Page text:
lyst at 65 C temperature, molar ratio of alcohol:oil 10:1, catalyst loading 3 wt.%, reaction time 8 h and reported biodiesel yield was 85.6%. Fabbri et al. [41] used soybean oil for transesterication reaction with Na2 PEG (300), dimethyl carbonate as a solid heterogenous catalyst at 70 C temperature. The molar ratio of alcohol:oil 30:1, catalyst loading 6 wt.% and 5 h reaction time were reported for 99% biodiesel yield. Kondamudi et al. [123] synthesized special bifunctional catalysts Quntinite-3T (Q-3T) (sodium source and ammonium sources) for biodiesel production from waste vegetable

4386

A.P.S. Chouhan, A.K. Sarma / Renewable and Sustainable Energy Reviews 15 (2011) 43784399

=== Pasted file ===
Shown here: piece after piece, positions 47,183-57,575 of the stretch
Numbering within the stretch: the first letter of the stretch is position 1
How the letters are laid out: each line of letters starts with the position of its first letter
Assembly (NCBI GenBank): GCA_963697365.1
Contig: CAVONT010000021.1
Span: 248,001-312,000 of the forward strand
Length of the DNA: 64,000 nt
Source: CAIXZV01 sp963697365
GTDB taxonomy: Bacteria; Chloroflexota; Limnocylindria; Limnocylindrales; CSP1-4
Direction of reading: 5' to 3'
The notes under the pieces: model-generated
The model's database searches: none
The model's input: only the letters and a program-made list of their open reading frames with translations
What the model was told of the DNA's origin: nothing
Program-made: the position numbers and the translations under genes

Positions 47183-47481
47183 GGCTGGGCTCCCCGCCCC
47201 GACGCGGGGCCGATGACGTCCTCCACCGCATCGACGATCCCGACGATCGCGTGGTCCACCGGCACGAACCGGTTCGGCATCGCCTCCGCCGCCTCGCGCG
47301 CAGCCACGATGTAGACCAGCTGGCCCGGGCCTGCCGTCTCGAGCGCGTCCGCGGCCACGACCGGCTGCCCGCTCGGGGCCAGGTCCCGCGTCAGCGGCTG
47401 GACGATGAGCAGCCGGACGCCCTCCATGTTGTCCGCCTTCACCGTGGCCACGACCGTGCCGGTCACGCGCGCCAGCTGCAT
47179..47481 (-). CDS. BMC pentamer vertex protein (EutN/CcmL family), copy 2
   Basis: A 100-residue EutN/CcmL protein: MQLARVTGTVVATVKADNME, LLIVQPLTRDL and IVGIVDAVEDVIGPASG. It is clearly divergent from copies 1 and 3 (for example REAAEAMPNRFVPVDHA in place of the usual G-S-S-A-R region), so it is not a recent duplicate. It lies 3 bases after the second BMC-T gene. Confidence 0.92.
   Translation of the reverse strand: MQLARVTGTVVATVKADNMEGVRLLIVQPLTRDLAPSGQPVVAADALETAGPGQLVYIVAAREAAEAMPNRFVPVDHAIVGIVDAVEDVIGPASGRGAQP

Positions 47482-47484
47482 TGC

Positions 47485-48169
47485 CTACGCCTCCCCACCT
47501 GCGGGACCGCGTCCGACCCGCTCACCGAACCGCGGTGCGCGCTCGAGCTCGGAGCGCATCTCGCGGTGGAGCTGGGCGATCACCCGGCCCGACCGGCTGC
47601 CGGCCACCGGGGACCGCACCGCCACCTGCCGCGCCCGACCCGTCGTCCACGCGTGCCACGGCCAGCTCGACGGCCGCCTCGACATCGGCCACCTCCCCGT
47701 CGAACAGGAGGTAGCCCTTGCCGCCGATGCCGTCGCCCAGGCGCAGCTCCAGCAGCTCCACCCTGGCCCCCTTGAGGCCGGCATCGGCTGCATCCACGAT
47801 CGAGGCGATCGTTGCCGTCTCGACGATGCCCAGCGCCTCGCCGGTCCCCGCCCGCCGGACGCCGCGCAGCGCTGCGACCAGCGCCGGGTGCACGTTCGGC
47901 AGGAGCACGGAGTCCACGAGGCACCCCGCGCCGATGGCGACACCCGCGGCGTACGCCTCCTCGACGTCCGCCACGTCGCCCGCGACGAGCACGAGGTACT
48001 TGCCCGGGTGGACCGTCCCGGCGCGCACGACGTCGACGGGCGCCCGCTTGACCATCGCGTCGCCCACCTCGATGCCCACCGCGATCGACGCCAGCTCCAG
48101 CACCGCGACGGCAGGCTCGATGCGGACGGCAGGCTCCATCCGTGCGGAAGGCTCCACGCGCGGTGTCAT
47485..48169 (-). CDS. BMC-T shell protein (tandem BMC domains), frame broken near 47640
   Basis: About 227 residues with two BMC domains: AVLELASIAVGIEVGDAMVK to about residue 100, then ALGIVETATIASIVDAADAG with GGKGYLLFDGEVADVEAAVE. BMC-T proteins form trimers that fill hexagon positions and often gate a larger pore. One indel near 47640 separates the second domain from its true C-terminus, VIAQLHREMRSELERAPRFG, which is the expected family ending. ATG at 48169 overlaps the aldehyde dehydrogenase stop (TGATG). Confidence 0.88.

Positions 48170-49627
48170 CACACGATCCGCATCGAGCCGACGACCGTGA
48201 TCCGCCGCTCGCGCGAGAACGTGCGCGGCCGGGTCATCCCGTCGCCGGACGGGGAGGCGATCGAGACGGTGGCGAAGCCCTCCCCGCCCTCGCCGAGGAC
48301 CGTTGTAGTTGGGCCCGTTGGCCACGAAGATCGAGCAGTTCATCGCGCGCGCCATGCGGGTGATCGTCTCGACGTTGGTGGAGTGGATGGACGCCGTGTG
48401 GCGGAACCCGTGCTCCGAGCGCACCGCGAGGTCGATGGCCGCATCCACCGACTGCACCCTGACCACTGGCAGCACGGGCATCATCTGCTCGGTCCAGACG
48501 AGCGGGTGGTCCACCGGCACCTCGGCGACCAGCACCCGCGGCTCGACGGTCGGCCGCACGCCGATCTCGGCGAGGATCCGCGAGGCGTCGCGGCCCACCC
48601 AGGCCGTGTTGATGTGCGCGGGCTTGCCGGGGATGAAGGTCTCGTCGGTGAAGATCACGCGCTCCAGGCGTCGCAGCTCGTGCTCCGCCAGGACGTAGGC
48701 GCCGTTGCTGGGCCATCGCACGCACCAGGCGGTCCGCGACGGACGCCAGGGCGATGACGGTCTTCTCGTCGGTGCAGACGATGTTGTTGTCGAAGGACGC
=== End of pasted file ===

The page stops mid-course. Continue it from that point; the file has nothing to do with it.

oils, restaurant grease and poultry fat that gained industrial importance compared to the high priced food based vegetable oils. This article described synthesis, characterization and catalytic activity of Quntinite-3T, a bifunctional heterogeneous catalyst that converts FFA and triglycerides (TGs) simultaneously into biodiesel. The catalyst was prepared by solgel process and characterized by XRD, SEM and HR-TEM. The catalyst was tested for soy, canola, coffee and waste vegetable oils with variable amounts of FFAs (030 wt.%). The catalyst successfully converted both FFA and TGs in a single step batch reactor. 2.6. Biodiesel production with transition metal oxides and derivatives Among the transition metals of the periodic table researchers used mostly transition metals and their oxides viz. ZnO, TiO [51], TiO2 /SO4 2 and ZrO2 /SO4 2 [45], ZnO and ZrO [124126] as base heterogeneous catalysts. The activity of zirconium oxide functionalized with tungsten oxide was also studied by Lopez et al. [127]. Nakagaki et al. [16] synthesized sodium molybdate (Na2 MoO4 ) and used as a heterogeneous catalyst for the methanolysis of soybean oil. Transesterication reactions occurred under relatively mild conditions, requiring low temperatures, short reaction times and normal pressure. The methyl esters synthesized were characterized by reverse-phase and size-exclusion chromatography and hydrogen-nuclear magnetic resonance spectroscopy. The transesterication reaction of triglycerides with methanol was very efcient with yields higher than 95% methyl esters. The molybdenum(VI)-complex reported to have high Lewis acidity and most certainly act on alcohol OH bond leading to a transient species with high nucleophilic character. The catalyst was easily recovered and after being washed showed recyclability for another catalytic reaction with similar activity. Yoo et al. [51] carried out biodiesel production from rapeseed oil using supercritical methanol with transition metal oxides (ZnO, TiO2 and ZrO2 ). ZnO was reported the best catalyst for the transesterication of rapeseed oil owing to its high activity and minimum weight loss in supercritical methanol. The optimal reaction conditions included a molar ratio of methanol to oil 40:1 in presence of 1.0 wt.% ZnO and a reaction time of 10 min. The supercritical process with ZnO as a catalyst appeared economically viable. Brito et al. [24] studied two series of complexes with general formula M(n-butoxide)4x (maltolate)x , where M = Ti or Zr and x = 04, as catalyst for transesterication and esterication, in order to obtain methyl esters. The compounds containing different ratios of maltolate and n-butoxide ligands were synthesized from the reaction of maltol (3-hydroxy-2-methyl-4-pyrone) and n-butoxide metal precursors. All complexes, containing maltolate as ligand, were very efcient as catalyst in esterication, mainly those based in zirconium. In counterpart, these catalysts displayed very poor activity for transesterication. Da Silva et al. [128] used two catalysts Cu(II) and Co(II) adsorbed on chitosan for transesterication of soybean and babassu oils. The catalysts were characterized by infrared, atomic absorption and TG. The biodiesel was characterized by infrared, NMR, GC, TG and physico-chemical analysis. The maximum adsorption values reported for copper and cobalt cations were 1.584 and 1.260 mg/g, respectively, in 180 min. However, conversion of oil to biodiesel was better when Co(II) was adsorbed on chitosan. Krohn et al. [129] studied the production of algae based biodiesel using the continuous catalytic Mcgyan process. It was demonstrated that the production of algal biodiesel from Dunaliella teriolecta, Nannochloropsis oculata, wild freshwater microalgae and macroalgae lipids were a highly efcient continuous catalytic process. In this heterogeneous catalytic process porous tatania microsphere was used in a xed bed reactor to catalyze the simulta-